Fans of American architecture will gather later this month at downtown’s Millennium Biltmore for a conference dedicated to Frank Lloyd Wright’s work in Los Angeles. The five-day event features tours, lectures and a gala dinner to celebrate one of the world’s most influential architects.

Likely overlooked in all of that, though, will be a man whose presence in Wright’s story makes him a real-life counterpart to Woody Allen’s cinematic chameleon, Leonard Zelig. His name is Pedro E. Guerrero, though friends call him Pete.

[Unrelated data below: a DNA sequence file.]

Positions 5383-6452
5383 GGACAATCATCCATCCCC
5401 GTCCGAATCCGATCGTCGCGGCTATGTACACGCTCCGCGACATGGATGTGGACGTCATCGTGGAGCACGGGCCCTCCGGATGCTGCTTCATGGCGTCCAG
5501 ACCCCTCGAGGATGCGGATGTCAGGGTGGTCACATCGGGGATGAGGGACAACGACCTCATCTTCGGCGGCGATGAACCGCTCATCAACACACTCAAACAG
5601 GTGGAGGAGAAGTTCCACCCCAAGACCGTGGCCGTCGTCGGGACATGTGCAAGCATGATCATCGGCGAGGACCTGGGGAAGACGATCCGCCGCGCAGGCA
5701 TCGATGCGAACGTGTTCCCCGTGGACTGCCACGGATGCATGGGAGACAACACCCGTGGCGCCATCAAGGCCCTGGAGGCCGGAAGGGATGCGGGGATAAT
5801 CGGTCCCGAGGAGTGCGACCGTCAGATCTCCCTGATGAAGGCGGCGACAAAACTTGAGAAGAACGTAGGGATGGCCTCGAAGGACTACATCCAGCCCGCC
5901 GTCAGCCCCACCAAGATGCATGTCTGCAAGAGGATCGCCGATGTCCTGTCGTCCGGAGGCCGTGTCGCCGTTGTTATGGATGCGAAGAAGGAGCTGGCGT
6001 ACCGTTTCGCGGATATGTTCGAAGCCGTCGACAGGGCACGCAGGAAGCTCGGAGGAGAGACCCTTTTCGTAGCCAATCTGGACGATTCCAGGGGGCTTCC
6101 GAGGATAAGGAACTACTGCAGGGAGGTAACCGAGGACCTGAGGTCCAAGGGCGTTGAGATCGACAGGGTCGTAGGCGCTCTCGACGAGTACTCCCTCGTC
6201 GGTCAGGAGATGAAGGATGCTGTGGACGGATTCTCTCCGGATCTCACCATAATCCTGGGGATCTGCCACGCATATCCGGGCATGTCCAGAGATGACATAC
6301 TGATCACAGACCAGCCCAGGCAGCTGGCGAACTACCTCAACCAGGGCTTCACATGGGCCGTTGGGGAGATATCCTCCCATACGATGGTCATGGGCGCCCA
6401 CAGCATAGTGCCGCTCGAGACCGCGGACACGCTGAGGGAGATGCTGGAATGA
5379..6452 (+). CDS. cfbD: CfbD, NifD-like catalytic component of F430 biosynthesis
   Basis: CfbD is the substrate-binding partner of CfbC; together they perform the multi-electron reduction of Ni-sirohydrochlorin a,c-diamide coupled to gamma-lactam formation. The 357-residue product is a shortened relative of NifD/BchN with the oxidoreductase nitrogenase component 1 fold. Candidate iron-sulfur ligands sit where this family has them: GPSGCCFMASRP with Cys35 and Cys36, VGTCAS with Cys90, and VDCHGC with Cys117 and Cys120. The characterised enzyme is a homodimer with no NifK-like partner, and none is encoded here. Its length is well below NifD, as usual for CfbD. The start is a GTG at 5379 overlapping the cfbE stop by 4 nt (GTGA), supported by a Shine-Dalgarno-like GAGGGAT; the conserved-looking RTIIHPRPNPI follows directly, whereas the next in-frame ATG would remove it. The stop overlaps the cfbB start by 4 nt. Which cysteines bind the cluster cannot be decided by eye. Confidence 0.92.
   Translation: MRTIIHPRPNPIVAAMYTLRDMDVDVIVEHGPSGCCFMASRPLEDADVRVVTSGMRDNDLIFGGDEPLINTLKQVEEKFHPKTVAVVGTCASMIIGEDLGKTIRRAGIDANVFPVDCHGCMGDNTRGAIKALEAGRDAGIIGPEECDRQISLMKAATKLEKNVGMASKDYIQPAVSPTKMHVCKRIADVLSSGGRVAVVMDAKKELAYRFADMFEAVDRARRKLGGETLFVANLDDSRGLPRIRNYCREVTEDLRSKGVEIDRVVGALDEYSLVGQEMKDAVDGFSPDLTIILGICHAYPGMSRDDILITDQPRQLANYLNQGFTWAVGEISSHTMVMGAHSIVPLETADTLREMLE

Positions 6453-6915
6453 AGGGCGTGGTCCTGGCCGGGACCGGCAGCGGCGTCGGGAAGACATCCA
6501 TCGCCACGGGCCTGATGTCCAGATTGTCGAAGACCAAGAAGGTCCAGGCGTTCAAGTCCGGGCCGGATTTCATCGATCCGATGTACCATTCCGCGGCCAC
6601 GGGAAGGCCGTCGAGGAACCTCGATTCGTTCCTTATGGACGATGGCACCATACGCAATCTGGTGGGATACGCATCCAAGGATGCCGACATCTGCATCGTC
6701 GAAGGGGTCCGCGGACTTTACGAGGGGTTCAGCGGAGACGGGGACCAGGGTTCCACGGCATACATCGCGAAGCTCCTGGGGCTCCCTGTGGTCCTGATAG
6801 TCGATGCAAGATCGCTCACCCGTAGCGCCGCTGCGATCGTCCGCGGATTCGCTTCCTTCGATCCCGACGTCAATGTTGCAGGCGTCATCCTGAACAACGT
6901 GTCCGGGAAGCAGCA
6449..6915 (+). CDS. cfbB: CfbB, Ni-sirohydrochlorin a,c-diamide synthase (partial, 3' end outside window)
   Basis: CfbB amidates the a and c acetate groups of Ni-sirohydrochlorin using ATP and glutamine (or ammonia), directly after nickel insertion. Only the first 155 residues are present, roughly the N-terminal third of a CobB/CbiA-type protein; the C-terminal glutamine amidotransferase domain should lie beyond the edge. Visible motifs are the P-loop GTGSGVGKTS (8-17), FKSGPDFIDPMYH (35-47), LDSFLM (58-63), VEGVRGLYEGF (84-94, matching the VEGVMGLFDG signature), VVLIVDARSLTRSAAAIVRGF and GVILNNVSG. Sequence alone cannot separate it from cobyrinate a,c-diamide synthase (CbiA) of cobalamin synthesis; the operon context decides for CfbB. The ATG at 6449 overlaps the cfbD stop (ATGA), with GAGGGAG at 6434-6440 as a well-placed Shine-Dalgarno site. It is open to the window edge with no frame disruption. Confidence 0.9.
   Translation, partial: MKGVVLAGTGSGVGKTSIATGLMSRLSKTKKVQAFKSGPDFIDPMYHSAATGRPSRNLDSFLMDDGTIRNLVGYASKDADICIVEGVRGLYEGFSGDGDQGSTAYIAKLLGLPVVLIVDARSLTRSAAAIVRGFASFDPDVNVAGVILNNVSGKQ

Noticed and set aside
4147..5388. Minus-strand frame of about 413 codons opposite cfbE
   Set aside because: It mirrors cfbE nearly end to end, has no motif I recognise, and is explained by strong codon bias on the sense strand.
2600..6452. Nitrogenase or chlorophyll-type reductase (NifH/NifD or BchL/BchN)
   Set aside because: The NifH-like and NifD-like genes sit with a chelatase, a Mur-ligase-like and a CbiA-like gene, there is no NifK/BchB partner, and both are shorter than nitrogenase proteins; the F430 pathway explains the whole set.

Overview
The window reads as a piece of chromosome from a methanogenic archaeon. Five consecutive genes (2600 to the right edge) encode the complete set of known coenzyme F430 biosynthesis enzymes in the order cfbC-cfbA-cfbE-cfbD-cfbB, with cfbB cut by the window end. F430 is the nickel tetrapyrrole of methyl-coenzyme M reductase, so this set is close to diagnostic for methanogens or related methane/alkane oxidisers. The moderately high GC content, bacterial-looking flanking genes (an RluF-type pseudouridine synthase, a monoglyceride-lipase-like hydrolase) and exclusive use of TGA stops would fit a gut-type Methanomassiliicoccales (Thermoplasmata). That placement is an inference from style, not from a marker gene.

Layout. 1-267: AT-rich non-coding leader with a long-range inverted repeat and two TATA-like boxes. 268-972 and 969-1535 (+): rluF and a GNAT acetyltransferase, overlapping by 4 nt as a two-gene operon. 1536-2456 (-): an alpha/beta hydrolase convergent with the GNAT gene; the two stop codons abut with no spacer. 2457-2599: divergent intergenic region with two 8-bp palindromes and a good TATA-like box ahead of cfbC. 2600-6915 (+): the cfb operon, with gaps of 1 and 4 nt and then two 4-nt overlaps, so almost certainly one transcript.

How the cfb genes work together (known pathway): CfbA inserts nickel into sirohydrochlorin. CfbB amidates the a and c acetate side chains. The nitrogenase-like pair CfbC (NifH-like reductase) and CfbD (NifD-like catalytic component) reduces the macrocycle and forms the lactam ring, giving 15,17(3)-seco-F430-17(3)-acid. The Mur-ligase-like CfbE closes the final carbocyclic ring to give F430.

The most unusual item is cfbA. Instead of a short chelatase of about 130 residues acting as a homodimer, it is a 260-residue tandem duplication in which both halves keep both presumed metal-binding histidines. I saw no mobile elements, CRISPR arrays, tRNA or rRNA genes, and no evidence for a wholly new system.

The photographer documented Wright and his work for two decades. He also chronicled the lives of art-world greats Alexander Calder and Louise Nevelson, among others. And yet he remains a shadow figure who, at 88, looks back with surprise and gratitude on a career that enabled him to forge unlikely friendships with at least three of the 20th century’s creative giants.

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